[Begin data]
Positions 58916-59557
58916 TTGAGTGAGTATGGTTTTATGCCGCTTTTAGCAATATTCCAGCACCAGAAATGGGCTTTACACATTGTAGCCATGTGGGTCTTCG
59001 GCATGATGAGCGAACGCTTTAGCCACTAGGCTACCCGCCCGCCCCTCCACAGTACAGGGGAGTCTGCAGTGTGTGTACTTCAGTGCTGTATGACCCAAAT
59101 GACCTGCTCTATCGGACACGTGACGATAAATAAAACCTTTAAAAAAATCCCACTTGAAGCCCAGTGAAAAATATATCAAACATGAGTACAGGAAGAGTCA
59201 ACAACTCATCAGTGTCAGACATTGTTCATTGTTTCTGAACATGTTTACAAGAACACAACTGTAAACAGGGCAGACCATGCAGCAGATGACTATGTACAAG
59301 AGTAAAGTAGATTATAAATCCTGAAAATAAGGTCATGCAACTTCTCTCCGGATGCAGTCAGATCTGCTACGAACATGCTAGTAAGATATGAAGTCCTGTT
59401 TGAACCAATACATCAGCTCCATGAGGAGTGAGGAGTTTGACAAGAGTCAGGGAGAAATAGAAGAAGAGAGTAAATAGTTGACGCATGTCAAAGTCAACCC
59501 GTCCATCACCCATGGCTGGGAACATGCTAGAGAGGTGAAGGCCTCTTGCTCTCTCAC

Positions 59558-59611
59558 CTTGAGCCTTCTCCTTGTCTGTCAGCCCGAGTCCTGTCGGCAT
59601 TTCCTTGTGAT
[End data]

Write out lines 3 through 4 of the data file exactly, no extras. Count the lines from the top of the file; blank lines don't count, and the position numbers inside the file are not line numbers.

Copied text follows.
59001 GCATGATGAGCGAACGCTTTAGCCACTAGGCTACCCGCCCGCCCCTCCACAGTACAGGGGAGTCTGCAGTGTGTGTACTTCAGTGCTGTATGACCCAAAT
59101 GACCTGCTCTATCGGACACGTGACGATAAATAAAACCTTTAAAAAAATCCCACTTGAAGCCCAGTGAAAAATATATCAAACATGAGTACAGGAAGAGTCA